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I am not superhuman.

I do have abilities that are far beyond those of any normal man's, but I am just as human and mortal as anyone of Earth.

Yet I am a solitary man. My life has been spent alone, my mind clouded with strange dreams and, when I am awake, half memories of other lives, other existences that are so fantastic that they can only be the compensations of a lonely, withdrawn subconscious mind.

As I did almost every day, I took my lunch hour late in the afternoon and made my way from my office to the same small restaurant in which I always ate. Alone. I sat at my usual table, toying with my food and thinking about how much of my life is spent in solitude.

I happened to look up toward the front entrance of the restaurant when she came in—stunningly beautiful, tall and graceful, hair the color of midnight and lustrous gray eyes that held all of eternity in them.

"Anya," I breathed to myself, even though I had no idea who she was. Yet something within me leaped with joy, as if I had known her from ages ago.

She seemed to know me as well. Smiling, she made her way directly to my table. I got up from my chair, feeling elated and confused at the same time.

"Orion." She extended her hand. I took it in mine and bent to kiss it. Then I held a chair for her to sit. The waiter came over and she asked for a glass of red wine. It trundled off to the bar.

"I feel as if I've known you all my life," I said to her.

"For many lifetimes," she said, her voice soft and melodious as a warm summer breeze. "Don't you remember?"

I closed my eyes in concentration and a swirl of memories rushed in on me so rapidly that it took my breath away. I saw a great shining globe of golden light and the dark brooding figure of a fiercely malevolent man, a forest of giant trees and a barren windswept desert and a world of unending ice and snow. And her, this woman, clad in silver armor that gleamed against the darkness of infinity.

"I . . . remember . . . death," I heard myself stammer. "The whole world, the entire universe . . . all of space-time collapsed in on itself."

She nodded gravely. "And rebounded in a new cycle of expansion. That was something that neither Ormazd nor Ahriman foresaw. The continuum does not end; it begins anew."

"Ormazd," I muttered. "Ahriman." The names touched a chord in my mind. I felt anger welling up inside me, anger tinged with fear and resentment. But I could not recall who they were and why they stirred such strong emotions within me.

"They are still out there," she said, "still grappling with each other. But they know, thanks to you, Orion, that the continuum cannot be destroyed so easily. It perseveres."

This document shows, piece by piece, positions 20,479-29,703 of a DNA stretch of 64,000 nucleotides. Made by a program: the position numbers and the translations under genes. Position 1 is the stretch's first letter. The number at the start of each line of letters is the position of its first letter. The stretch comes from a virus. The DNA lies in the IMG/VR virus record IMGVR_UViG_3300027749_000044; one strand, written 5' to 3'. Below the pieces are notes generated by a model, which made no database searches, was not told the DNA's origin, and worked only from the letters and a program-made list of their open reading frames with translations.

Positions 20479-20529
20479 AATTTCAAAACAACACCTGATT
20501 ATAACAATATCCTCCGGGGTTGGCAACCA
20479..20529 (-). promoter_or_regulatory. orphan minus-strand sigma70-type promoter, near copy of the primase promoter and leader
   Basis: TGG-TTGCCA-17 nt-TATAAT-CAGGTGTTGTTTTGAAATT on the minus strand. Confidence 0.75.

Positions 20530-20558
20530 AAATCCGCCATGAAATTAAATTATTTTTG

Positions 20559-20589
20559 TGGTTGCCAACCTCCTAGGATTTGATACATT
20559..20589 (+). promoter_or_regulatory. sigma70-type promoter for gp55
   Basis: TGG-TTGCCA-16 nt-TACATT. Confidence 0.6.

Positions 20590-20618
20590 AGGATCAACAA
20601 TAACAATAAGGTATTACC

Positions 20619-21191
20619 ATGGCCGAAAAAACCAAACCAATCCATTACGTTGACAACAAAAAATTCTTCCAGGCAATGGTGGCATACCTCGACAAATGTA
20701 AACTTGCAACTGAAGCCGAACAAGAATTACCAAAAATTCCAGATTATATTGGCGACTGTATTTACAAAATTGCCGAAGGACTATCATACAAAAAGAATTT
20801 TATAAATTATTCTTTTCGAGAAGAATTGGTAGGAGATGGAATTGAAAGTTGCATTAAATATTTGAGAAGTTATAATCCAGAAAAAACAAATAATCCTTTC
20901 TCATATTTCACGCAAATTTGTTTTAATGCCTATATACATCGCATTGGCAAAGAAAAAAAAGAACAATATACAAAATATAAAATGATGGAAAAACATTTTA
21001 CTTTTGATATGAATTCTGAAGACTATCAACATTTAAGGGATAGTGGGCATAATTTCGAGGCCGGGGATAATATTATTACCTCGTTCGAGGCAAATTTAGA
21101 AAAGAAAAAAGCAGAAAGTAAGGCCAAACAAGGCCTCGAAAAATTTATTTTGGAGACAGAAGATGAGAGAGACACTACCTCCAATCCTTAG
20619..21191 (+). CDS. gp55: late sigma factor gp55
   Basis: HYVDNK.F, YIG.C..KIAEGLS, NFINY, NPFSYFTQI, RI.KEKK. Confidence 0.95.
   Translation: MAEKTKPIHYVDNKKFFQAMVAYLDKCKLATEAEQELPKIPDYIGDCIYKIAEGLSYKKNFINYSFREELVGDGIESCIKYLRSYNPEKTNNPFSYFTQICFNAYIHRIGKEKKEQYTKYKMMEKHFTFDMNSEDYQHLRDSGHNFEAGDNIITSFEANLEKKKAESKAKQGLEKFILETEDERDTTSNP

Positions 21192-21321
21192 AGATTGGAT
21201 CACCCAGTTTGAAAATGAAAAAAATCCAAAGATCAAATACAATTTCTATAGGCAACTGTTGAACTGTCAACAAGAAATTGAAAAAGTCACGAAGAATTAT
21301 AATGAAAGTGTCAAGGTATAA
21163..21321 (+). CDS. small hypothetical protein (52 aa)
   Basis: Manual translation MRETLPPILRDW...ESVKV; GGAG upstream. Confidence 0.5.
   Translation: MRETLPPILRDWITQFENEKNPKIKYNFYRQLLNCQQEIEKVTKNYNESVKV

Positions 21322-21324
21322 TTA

"Those other lives I remember—you were in them."

"Yes, as I will be in this one."

"I loved you, then."

Her smile lit the world. "Do you love me now?"

"Yes." And I knew it was so. I meant it with every atom of my being.

"And I love you, too, Orion. I always have and I always will. Through death and infinity, my darling, I will always love you."

"But I'm leaving soon."

"I know."

Past her shoulder I could see through the restaurant's window the gaudy crescent of Saturn hanging low on the horizon, the thin line of its rings slicing through its bulging middle. Closer to the horizon the sky of Titan was its usual smoggy orange overcast. The starship was parked in orbit up there, waiting for us to finish our final preparations and board it.

"We'll be gone for twenty years," I said.

"To the Sirius system. I know."

"It's a long voyage."

"Not as long as some we've already made, Orion," she said, "or others we will make someday."

"What do you mean?"

"I'll explain it during the voyage." She smiled again. "We'll have plenty of time to remember everything then."

My heart leaped in my chest. "You're going too?"

"Of course." She laughed. "We've endured the collapse and rebirth of the universe, Orion. We have shared many lives and many deaths. I'm not going to be separated from you now."

"But I haven't seen you at any of the crew briefings. You're not on the list . . ."

"I am now. We will journey out to the stars together, my beloved. We have a long and full lifetime ahead of us. And perhaps even more than that."'

I leaned across the table and kissed her lips. My loneliness was ended, at last. I could face anything in the world now. I was ready to challenge the universe.

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